|III||Diseases of the blood and blood-forming organs and certain disorders involving the immune mechanism|
|IV||Endocrine, nutritional and metabolic diseases|
|V||Mental and behavioral and neurodevelopmental disorders|
|VI||Diseases of the nervous system|
|VII||Diseases of the eye and adnexa|
|VIII||Diseases of the ear and mastoid process|
|XI||Diseases of the circulatory system|
|X||Diseases of the respiratory system|
|XI||Diseases of the digestive system|
|XII||Diseases of the skin and subcutaneous tissue|
|XIII||Diseases of the musculoskeletal system and connective tissue|
|XIV||Diseases of the genitourinary system|
|XV||Pregnancy, childbirth and the puerperium|
|XVI||Certain conditions originating in the perinatal period|
|XVII||Congenital malformations, deformations and chromosomal abnormalities|
|XVIII||Symptoms, signs and abnormal clinical and laboratory findings not elsewhere classified|
|XIX||Injury, poisoning and certain other consequences of external causes|
|XX||External causes of morbidity and mortality|
|XXI||Factors influencing health status and contact with health services|
|XXII||Codes for special purposes|
The multiaxial classification system of mental disorders developed specifically for children and adolescents includes: learning disabilities, motor skill disabilities, severe developmental disorders, attention, activity and social behavior disorders, eating disorders, excrement disorders and tic disorders.
Axial division of the DSM-V:
- Axis I: Clinical disorders and other clinically relevant issues
- Axis II: Personality disorders and mental impairment
- Axis III: Medical illness factors
- Axis IV: Psychosocial and environmentally induced issues
- Axis V: Global assessment of functioning
Quality of Assessment and Quality Management
Types of Conclusions During the Diagnostic Process
|Additive||Compiling as much information about the patient as possible||Beneficial if information is lacking, greater precision||work-intensive, cost-intensive, raises lots of irrelevant data|
|Linear||Information is gradually compiled while considering differential diagnoses||saves time||greater risk of making the wrong decision|
Quality Management in Diagnostic Decisions
Physiciana make their decisions based on “hard” objective data and “soft” subjective data, such as questionnaires, patient histories, and interim conversations. Another increasingly common form of systematically documenting subjective observations are patient journals. Quality is monitored through the ongoing documentation of illness and treatment. The catamnesis (follow-up history), the final report of treatment of the illness, is the ideal conclusion.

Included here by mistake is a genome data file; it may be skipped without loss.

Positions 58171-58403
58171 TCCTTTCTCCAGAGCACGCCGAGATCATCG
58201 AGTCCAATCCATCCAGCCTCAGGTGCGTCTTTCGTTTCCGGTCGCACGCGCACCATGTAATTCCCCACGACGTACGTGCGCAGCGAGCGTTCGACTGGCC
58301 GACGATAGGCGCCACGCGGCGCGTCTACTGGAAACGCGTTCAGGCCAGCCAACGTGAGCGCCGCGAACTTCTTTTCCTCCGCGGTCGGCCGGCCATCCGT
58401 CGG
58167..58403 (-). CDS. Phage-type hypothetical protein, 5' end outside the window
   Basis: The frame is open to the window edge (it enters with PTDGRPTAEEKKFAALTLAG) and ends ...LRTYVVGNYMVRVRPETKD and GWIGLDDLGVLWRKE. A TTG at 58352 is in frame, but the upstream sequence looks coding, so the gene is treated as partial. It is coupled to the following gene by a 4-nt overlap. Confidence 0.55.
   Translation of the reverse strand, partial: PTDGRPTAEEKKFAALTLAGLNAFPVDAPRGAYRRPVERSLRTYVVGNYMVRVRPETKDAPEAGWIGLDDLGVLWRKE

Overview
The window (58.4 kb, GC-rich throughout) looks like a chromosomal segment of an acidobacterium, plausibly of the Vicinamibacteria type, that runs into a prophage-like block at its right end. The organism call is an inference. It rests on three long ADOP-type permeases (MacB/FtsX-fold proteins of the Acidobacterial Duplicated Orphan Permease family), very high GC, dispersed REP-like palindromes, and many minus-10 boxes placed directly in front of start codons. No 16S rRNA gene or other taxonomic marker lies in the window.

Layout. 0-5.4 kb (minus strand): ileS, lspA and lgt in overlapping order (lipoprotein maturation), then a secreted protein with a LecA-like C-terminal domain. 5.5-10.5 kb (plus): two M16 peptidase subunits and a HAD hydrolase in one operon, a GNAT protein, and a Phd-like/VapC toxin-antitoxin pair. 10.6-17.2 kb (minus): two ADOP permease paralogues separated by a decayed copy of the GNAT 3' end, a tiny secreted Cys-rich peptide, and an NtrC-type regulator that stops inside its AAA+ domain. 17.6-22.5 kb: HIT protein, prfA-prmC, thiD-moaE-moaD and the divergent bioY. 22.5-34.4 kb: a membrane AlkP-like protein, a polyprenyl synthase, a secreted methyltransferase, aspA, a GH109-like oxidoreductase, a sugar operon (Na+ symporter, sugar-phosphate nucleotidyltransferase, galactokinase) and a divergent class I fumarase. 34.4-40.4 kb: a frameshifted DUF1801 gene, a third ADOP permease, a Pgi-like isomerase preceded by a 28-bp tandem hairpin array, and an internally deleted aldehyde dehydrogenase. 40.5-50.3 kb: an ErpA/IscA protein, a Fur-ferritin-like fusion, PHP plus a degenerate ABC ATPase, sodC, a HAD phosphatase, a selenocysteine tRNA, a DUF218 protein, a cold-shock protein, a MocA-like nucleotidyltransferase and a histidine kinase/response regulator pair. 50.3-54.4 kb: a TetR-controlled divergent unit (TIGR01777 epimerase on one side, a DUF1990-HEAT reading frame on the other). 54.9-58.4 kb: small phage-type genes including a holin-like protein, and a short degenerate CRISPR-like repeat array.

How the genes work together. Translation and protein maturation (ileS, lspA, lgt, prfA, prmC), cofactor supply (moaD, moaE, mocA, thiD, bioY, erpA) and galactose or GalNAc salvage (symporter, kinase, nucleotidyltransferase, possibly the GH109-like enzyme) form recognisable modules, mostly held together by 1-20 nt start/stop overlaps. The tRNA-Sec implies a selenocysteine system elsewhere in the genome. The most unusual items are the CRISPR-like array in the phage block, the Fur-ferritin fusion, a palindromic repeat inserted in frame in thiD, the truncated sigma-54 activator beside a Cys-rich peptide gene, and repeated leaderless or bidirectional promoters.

Catamneses provide especially valuable information. Weeks, months, or even years after completing treatment, long-term results can thus be recorded and variations of treatment can be compared. These post-evaluations are, however, quite costly as the patients have to be able and willing to be contacted. Unfortunately, this form of efficiency monitoring is rather rarely used for that same reason.
For the assessment of quality of general medical decisions, methods coming from process and evaluation research are applied.
Process research is aimed at finding out how specific illness and health parameters change during the treatment process.
Evaluation research, on the other hand, is directed toward more general results: Systematic measurements of the effects of treatment and the comparison of various treatment methods are intended to measure the efficacy of individual methods of treatment. Various methods of treatment must be compared with one another to ensure that the most effective form of treatment is applied.
Uncertain when making a diagnostic decision?
An everyday scenario in medical practice: The physician is not sure which diagnostic decision they should make given the available data. Meta-analytical studies can be of help: Publications on treatments for a specific set of symptoms are compiled so that practitioners can obtain an overview of the current research. Based on the most recent research available in this area, scientific criteria may aid in making the decision.
Criteria for the Quality of Medical Treatments
Monitoring the various types of quality follows different quality criteria:
- Scientific criteria
- Economic criteria
- Patient satisfaction
Conflicts in Decision-Making